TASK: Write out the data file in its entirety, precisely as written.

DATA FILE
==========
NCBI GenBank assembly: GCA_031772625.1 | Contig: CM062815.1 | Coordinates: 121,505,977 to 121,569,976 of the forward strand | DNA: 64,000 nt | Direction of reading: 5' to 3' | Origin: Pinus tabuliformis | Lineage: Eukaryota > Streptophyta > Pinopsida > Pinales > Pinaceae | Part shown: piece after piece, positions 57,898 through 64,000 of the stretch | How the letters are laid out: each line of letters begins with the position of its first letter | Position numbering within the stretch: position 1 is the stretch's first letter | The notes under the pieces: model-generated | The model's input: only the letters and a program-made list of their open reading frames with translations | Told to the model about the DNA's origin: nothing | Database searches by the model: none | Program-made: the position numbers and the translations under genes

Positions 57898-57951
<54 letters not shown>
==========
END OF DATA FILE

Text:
NCBI GenBank assembly: GCA_031772625.1 | Contig: CM062815.1 | Coordinates: 121,505,977 to 121,569,976 of the forward strand | DNA: 64,000 nt | Direction of reading: 5' to 3' | Origin: Pinus tabuliformis | Lineage: Eukaryota > Streptophyta > Pinopsida > Pinales > Pinaceae | Part shown: piece after piece, positions 57,898 through 64,000 of the stretch | How the letters are laid out: each line of letters begins with the position of its first letter | Position numbering within the stretch: position 1 is the stretch's first letter | The notes under the pieces: model-generated | The model's input: only the letters and a program-made list of their open reading frames with translations | Told to the model about the DNA's origin: nothing | Database searches by the model: none | Program-made: the position numbers and the translations under genes

Positions 57898-57951
<54 letters not shown>